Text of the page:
Jeff, I don't know about Alabama, but Missouri allows the filing of an anonymous complaint. They don't care whether it comes from an appraiser or someone else. They seem to be pretty good about investigation and also pretty good at ignoring complaints filed by homeowners who thought their appraisal should have been higher. Unless you want to do a bunch of unpaid work, this might be the way to go.
 

Restrain

Elite Member
Joined
Jan 22, 2002
Professional Status
Certified General Appraiser
State
Florida
I've got one on my desk now. The appraisal was given to me by the borrower to "assist" me in developing my value. The home is a turn of the century Victorian with additions. To put it mildly, the appraiser that inspected the home did not discuss the quality of remodeling or the deferred maintenance, then appraised the subject as if completely and competently remodeled, using that type of comp while ignoring better comps. The effect is going to be an over-value of approximately 1/3. I am seriously considering sending this report up. However, the fact that it takes the State of Texas 2 years to review an appraisal and, unless you are just short of an ax murderer, only get a slap on the hand, I almost think it's not worth the effort.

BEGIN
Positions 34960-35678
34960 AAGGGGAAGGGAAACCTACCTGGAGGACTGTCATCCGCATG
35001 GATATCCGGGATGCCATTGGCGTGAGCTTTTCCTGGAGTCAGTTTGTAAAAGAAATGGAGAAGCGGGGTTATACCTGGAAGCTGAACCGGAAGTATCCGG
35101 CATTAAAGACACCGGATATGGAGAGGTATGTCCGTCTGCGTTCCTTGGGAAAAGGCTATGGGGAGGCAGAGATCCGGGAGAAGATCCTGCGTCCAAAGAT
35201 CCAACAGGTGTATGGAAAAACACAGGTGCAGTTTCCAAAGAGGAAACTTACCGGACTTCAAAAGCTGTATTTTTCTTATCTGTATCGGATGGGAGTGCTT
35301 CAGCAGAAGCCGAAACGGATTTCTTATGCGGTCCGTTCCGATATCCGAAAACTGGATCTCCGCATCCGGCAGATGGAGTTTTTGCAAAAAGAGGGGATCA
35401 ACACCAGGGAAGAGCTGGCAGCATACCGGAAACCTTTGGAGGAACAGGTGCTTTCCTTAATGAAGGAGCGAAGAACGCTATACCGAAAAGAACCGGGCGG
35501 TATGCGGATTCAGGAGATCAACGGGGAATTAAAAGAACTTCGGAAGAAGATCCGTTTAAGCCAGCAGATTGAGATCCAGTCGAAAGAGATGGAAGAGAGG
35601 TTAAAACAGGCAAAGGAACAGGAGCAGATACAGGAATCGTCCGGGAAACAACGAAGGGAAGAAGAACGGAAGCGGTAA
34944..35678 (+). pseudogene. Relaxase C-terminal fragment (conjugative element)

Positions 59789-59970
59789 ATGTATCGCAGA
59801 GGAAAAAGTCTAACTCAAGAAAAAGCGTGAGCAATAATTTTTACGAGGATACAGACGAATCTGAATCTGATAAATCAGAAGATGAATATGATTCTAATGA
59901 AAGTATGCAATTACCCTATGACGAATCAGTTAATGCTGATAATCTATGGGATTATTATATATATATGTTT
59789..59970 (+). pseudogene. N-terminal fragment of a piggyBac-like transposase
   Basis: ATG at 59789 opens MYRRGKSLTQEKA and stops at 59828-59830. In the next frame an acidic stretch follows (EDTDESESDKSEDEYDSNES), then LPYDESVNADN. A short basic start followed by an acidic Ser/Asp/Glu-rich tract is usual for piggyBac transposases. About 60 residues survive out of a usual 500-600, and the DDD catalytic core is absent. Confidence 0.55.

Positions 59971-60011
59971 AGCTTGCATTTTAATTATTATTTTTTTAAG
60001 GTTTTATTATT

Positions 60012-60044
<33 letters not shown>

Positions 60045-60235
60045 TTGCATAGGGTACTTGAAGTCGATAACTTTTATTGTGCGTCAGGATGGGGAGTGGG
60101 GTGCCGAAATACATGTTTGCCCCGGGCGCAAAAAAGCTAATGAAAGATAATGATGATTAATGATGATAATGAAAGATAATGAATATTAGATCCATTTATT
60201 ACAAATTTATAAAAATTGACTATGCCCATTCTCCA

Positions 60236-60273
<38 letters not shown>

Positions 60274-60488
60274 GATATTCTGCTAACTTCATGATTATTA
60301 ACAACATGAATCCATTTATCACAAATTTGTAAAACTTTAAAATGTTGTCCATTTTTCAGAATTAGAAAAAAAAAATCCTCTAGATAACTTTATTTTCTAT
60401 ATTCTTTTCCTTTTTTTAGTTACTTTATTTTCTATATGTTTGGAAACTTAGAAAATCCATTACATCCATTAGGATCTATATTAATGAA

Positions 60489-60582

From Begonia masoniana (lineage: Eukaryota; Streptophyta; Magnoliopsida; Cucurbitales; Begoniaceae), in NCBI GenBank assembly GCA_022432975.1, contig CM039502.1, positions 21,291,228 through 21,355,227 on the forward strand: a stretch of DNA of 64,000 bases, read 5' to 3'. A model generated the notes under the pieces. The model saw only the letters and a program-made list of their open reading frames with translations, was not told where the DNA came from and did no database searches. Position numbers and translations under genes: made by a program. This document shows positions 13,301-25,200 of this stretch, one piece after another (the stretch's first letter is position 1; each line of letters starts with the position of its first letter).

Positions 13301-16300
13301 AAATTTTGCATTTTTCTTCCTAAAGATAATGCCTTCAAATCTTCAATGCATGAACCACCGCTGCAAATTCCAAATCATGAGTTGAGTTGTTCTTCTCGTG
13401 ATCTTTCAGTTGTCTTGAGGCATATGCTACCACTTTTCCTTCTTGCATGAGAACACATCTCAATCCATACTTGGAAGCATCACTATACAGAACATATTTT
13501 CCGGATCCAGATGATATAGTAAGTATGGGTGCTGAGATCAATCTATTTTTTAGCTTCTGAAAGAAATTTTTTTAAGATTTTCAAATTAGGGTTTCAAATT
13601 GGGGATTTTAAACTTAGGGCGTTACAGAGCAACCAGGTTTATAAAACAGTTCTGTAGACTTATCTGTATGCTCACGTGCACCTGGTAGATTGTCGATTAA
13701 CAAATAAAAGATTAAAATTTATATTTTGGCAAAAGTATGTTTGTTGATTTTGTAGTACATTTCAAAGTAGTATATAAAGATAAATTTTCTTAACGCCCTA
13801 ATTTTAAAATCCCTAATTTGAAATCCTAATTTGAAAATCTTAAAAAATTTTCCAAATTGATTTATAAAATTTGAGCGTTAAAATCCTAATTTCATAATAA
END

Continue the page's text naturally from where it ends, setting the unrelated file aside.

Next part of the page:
Roger
 

Residential Appraisal Ser

Sophomore Member
Joined
Jan 26, 2002
Forum: We have had a number of appraisers that have contacted us as they didn't want to be involved or were afraid of repercussions.

As a service to our membership the Guild turns in the apprasier under the name of the Guild. We as that the member give us all the infomation and we give it to our internal board for investigation.
If the appraisal appears to be as puported, we report it to the board for investagation. We also follow up on it for results.
We will not act on little things, but fraud or fabracation of the facts we will take action.

William Sentner
President
American Guild of Appraisers OPEIU AFL-CIO
[email protected]